Younger members of the group of Sioux performers from Buffalo Bill's Wild West visiting Gertrude Käsebier, like Samuel Lone Bear and Phillip Standing Soldier, were educated at government-run Indian schools. They spoke in English with Käsebier, and continued to write her letters for years after their first meeting in April 1898. The drawings and letters to Käsebier include general references to both life on the road with the Wild West and a longing for life at home on the Plains. In particular, the letters from Samuel Lone Bear, Joe Black Fox, Amos Two Bulls, and David Bull Bear reflect friendship and affection for Käsebier, a desire to return to the Plains, and reports of illnesses or deaths traveling with the show. The majority of these letters are found in the 1901 Everybody's Magazine article, "Some Indian Portraits."
Significantly, these correspondences not only kept Käsebier up-to-date on her friends, but also reinforced their relationships and encouraged further meetings and photography. Käsebier visited the Wild West show yearly during its performances in the New York City area: at Manhattan's Madison Square Garden, Brooklyn's Ambrose Park, and Coney Island. Käsebier's granddaughter, Mina Turner, remembered clearly visiting the Indians of Buffalo Bill's Wild West, the Pawnee Bill, and 101 Ranch shows in New York and Brooklyn as a child. One of the shows Turner attended when four years old was held at Coney Island. The program was interrupted when the Indians spotted "Granny" in the grandstand and shouted their greetings. After the show, Käsebier took her granddaughter to meet with her Indian friends outside the tent. Sammy Lone Bear lifted little Mina onto his horse with him and, to the photographer's delight, rode the little girl around the arena. Turner also recounted taking gifts of mirrors, perfume, and handkerchiefs to the Wild West Indians, returning their generosity and demonstrating Käsebier's understanding of Sioux gift-giving culture.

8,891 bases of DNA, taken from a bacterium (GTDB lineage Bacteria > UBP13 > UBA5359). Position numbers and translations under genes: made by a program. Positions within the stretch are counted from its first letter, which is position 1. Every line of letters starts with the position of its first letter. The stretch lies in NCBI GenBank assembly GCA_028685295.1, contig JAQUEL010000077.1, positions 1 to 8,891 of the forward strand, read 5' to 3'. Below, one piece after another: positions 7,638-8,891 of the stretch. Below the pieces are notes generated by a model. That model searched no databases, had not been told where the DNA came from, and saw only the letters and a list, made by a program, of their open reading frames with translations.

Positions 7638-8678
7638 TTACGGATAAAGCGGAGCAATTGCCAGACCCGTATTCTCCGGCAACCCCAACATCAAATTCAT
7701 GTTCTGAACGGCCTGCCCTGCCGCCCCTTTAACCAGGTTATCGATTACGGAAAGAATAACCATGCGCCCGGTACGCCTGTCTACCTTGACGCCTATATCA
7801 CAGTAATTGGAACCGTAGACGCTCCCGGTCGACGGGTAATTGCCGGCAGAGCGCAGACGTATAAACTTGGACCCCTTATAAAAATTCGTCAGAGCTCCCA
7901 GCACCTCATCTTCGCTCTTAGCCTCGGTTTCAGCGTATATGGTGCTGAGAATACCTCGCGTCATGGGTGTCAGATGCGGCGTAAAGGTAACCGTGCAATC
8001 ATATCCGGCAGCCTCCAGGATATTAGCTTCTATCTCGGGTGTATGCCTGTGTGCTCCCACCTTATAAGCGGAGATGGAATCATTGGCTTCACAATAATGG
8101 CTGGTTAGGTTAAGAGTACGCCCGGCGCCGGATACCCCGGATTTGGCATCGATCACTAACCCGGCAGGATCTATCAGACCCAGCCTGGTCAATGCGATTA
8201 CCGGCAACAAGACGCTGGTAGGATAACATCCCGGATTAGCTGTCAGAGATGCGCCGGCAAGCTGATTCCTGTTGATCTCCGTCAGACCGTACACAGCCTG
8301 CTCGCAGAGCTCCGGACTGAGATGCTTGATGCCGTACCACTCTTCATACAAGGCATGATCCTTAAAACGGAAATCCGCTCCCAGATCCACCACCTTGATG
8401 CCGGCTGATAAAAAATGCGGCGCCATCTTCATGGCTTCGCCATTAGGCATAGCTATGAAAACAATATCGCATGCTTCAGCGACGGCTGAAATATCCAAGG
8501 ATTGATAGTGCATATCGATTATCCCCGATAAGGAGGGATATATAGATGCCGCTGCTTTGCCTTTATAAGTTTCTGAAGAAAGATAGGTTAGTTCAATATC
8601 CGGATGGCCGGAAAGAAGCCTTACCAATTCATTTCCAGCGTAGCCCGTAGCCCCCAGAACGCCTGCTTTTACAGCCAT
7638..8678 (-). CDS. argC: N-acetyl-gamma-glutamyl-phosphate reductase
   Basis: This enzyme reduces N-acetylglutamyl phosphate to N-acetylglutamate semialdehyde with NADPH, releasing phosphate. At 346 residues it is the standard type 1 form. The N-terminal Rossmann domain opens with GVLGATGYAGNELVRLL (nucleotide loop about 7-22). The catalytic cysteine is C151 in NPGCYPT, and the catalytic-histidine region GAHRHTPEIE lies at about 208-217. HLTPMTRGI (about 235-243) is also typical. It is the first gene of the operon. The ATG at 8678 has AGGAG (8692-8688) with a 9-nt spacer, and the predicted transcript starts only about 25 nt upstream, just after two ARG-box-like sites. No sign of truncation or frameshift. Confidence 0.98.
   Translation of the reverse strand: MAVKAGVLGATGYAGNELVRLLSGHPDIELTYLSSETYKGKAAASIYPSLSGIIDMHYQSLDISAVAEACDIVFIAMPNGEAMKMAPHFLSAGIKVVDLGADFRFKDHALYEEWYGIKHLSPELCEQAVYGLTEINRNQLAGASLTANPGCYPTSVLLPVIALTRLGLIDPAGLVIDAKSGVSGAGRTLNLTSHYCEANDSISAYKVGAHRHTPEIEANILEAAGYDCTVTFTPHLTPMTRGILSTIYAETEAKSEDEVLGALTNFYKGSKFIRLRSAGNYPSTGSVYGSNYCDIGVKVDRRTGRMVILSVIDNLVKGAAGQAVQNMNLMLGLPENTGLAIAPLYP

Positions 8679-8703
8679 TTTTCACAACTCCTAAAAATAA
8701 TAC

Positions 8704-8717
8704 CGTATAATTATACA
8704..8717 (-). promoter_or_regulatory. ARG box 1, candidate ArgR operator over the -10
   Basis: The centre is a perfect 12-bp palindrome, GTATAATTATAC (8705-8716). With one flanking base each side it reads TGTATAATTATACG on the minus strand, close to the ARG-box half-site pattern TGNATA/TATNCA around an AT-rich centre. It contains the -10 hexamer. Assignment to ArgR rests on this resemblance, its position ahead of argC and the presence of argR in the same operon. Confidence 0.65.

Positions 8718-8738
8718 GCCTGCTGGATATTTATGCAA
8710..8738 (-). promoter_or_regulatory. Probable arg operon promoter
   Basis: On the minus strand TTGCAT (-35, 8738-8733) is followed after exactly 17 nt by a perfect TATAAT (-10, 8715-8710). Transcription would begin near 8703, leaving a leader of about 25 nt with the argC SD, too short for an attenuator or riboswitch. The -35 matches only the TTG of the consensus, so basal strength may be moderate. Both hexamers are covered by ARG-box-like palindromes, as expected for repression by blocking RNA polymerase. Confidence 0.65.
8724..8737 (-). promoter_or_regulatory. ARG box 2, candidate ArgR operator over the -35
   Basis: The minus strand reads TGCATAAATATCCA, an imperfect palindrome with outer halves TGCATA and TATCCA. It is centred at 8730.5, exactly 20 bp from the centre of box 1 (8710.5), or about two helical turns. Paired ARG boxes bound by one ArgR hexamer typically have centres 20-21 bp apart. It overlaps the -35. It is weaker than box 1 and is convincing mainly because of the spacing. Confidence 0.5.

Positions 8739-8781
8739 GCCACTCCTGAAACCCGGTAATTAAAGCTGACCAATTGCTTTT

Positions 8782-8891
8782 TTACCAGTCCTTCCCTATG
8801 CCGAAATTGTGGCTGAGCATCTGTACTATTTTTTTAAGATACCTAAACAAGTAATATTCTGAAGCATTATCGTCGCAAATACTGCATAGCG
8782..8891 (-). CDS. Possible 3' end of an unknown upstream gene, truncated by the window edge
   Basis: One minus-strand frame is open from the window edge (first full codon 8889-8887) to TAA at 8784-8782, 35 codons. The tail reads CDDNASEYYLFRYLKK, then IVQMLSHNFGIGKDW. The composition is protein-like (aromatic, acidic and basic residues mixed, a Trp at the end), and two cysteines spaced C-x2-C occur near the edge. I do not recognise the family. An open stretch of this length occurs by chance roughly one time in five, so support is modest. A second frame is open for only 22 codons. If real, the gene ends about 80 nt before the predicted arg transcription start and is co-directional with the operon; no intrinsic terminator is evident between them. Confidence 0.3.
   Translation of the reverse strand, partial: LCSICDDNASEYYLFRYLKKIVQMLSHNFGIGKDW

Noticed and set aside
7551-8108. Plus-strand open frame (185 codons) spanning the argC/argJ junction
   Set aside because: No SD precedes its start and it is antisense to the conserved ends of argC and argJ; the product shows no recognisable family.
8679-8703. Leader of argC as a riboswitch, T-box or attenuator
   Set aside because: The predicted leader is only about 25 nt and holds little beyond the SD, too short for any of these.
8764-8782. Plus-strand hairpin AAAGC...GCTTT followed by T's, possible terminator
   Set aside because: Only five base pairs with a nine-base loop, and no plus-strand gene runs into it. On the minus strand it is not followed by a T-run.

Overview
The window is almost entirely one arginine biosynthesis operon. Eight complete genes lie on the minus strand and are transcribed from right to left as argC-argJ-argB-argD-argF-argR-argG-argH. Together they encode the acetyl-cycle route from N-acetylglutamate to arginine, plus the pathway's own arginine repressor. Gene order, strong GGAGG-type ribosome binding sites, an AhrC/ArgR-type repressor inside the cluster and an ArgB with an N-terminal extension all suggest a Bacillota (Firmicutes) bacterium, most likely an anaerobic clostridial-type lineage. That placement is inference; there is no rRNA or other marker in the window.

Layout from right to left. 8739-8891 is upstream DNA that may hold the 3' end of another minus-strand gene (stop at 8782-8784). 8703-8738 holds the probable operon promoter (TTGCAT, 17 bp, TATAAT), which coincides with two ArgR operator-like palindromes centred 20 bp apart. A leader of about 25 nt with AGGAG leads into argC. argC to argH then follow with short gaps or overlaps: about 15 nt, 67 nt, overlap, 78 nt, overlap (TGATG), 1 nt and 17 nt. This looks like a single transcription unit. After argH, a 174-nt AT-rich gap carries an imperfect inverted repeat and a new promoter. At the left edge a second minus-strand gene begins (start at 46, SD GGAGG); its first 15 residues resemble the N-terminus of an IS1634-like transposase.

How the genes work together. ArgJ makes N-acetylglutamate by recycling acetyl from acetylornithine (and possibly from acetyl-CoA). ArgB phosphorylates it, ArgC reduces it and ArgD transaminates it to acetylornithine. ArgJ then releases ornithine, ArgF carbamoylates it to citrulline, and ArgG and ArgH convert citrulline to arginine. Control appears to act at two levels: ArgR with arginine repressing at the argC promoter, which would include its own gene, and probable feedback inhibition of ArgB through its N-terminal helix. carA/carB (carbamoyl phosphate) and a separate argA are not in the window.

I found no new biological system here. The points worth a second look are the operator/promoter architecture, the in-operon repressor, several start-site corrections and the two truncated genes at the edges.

The Sioux Indians who visited with Käsebier at her studio and at their Wild West camp also traveled to her Quincy Street home in Brooklyn, her Oceanside, Long Island home, and even to at a summer residence in Newport, Rhode Island. Every year Käsebier received gifts of "tomahawks, beaded jackets, belts, bags, moccasins, arrow quivers, peace pipes, etc." The visits prompted the concern and disbelief of her neighbors. Nonetheless, Käsebier regularly hosted her friends for tea, cakes, and talk. (Gertrude Käsebier Papers, University of Delaware Library)
This ongoing relationship with the Sioux led to another opportunity to produce an equally significant, if smaller, set of portraits of Zitkala-Ša, also known as Gertrude Simmons (Bonnin).
Mina Turner, Käsebier's granddaughter, divided the remaining photographs, documents, and artifacts left by Käsebier to a variety of institutions. Today, 100 of her photographs and 14 of the original drawings made at Käsebier's studio in April 1898 are located in the Photographic History Collection at the Smithsonian's National Museum of American History in Washington, D.C. The Library of Congress holds an additional fifty original glass plate negatives for the Käsebier Sioux Indian portraits also donated by Mina Turner. The University of Delaware also houses a variety of handwritten and printed material, including newspaper clippings, that were likely assembled after Käsebier's death in 1934. They also hold the reminiscences of Mina Turner, a large collection of Käsebier's photographs, and notes from interviews with Edward Steichen, Samuel Lifshey, Harriet Hibbard, and Mrs. Henry Clifton. The Museum of Modern Art in New York also holds a significant collection of her photographs. The New York Public Library holds several original letters of correspondence between Käsebier and other artists.
Search the collection to view some of the documents associated with the Käsebier collection.